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To deepen your understanding of the ideas in this lesson, read Chapter One in Facing History and Ourselves: Holocaust and Human Behavior.
A Scene from a Middle School Classroom
WHY teach this material?
This lesson uses a case study of a 7th grade classroom to introduce students to major themes and questions they will address in this unit. Presenting new concepts and vocabulary to students through an engaging and familiar example is an effective way to lay the groundwork for studying the complex history of Germany in the 1920s and 1930s.
The purpose of this lesson is to help students: • Reflect on these guiding question about history and behavior: • What does it mean to have a “range of choices” about how to act? • What factors influence decision making? • Practice these interdisciplinary skills: • Acting • Group work • Vocabulary building • Journal writing • Deepen understanding of these key terms. You might select several terms from this list to focus on in this lesson: • Membership • Belonging • Exclusion • Inclusion • Peer pressure • Conformity • Ostracism • Bystander • Perpetrator • Victim • Bullying (See the main glossary in the unit’s “Introduction” for definitions of these key terms.)
Lesson 2 • 34
WHAT is this lesson about?
The material in this lesson originated in a research project conducted by Facing History and Ourselves between 1996 and 1998.1 During those years, a group of researchers and Facing History staff studied the impact of Facing History on 8th grade students in an urban/suburban community near a major metropolitan area. The 19 students in the class represented a range of racial and socioeconomic backgrounds. The study found that Facing History promoted students’ interpersonal awareness, including their ability to understand different perspectives and to develop their own meaning of a situation. Another key finding was that these middle school students used their own peer relationships as a frame of reference for understanding themes relevant to exploring the history of the rise of the Nazis—themes such as membership, conformity, and stereotypes. Based on the results of this study and decades of experience in classrooms, we know that using a real experience from a middle school classroom can serve as an effective way to introduce students to major themes explored in this unit. Adolescents are particularly preoccupied with the task of figuring out where they fit in, how they fit in, and how to balance their own strengthening personal identity with the need to belong to a larger group. In this lesson and throughout this unit, Facing History draws from the issues and concerns of adolescence as a way to increase engagement and develop understanding of history and human behavior.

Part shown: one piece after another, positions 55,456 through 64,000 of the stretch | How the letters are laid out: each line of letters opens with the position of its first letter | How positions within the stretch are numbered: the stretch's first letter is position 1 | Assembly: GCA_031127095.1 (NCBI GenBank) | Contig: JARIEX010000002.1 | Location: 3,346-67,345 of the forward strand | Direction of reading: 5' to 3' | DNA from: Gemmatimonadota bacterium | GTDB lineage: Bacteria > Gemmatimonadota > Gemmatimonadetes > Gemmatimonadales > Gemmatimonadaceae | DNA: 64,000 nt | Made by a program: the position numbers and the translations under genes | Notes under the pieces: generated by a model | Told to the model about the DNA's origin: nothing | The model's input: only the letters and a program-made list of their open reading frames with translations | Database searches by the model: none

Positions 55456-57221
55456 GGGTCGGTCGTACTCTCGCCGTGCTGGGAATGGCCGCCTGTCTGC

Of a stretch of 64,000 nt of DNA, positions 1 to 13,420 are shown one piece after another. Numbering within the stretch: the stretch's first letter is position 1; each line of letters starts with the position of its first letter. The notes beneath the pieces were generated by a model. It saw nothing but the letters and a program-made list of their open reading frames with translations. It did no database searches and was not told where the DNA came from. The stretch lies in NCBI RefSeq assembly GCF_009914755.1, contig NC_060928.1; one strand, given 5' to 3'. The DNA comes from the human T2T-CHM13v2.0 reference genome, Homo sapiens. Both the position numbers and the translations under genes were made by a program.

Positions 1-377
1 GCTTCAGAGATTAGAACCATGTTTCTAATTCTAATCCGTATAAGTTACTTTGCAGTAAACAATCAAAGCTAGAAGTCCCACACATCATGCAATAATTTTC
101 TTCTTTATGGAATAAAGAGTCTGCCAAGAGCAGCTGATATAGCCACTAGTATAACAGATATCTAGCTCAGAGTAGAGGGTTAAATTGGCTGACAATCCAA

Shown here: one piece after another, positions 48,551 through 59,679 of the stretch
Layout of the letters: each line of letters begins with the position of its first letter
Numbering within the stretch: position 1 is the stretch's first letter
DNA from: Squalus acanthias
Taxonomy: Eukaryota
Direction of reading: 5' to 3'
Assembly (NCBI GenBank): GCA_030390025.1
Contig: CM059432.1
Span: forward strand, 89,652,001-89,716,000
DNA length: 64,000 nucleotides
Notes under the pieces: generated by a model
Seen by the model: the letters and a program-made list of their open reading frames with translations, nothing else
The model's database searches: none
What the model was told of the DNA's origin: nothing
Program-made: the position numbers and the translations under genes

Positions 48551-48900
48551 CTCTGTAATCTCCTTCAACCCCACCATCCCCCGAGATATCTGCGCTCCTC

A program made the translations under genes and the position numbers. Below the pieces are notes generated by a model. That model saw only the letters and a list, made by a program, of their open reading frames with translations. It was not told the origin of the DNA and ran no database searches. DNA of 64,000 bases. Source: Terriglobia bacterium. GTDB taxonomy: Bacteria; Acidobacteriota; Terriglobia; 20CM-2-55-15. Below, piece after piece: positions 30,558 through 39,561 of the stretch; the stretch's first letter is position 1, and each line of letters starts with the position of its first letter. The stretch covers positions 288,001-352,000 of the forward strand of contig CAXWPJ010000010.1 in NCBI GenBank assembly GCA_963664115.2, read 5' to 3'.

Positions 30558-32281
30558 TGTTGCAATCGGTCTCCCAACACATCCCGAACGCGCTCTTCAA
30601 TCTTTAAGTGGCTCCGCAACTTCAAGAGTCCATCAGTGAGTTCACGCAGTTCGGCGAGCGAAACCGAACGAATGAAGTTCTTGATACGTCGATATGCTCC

In Facing History classrooms, students discuss topics relevant to their own lives, such as inclusion, exclusion, and peer pressure.
The material in this lesson draws from “The Ostracism Case Study,” a report on an incident that took place before students took a Facing History course. In this case study, we hear the voices of 8th grade students as they reflect on a particularly poignant social conflict among a group of friends resulting in the ostracism of one of them. [Note: The event itself occurred during 7th grade, although the impact of this event could be felt in the 8th grade as well.] The voices of these students bring us inside their world and provoke questions about issues of inclusion, exclusion, conformity, and belonging in adolescence and beyond. Later in this unit, students will explore how similar issues influenced the choices made by individuals and groups living in Germany in the 1920s and 1930s.
Lesson 2 • 35
Related readings from Facing History and Ourselves: Holocaust and Human Behavior “The In-Group,” pp. 29–31 “Conformity and Identity,” pp. 31–33
HOW can we help students engage with this material?
Duration: one class period Materials
Handouts 1–3: A scene from middle school
In the previous lesson, students developed or reviewed their classroom contract. Agreeing on contracts and rules is one way that people form groups or communities. When everyone signs a classroom contract (and follows its rules) they become members—people who belong to a specific group. Write the following words on the board: membership, belonging, in-group, out-group. Ask students to respond to the following prompt in their journals, “When you see these words, what story or moment comes to mind?” Students can share these stories with a partner. Explain that in this lesson, students will be working with a story about belonging from a middle school classroom.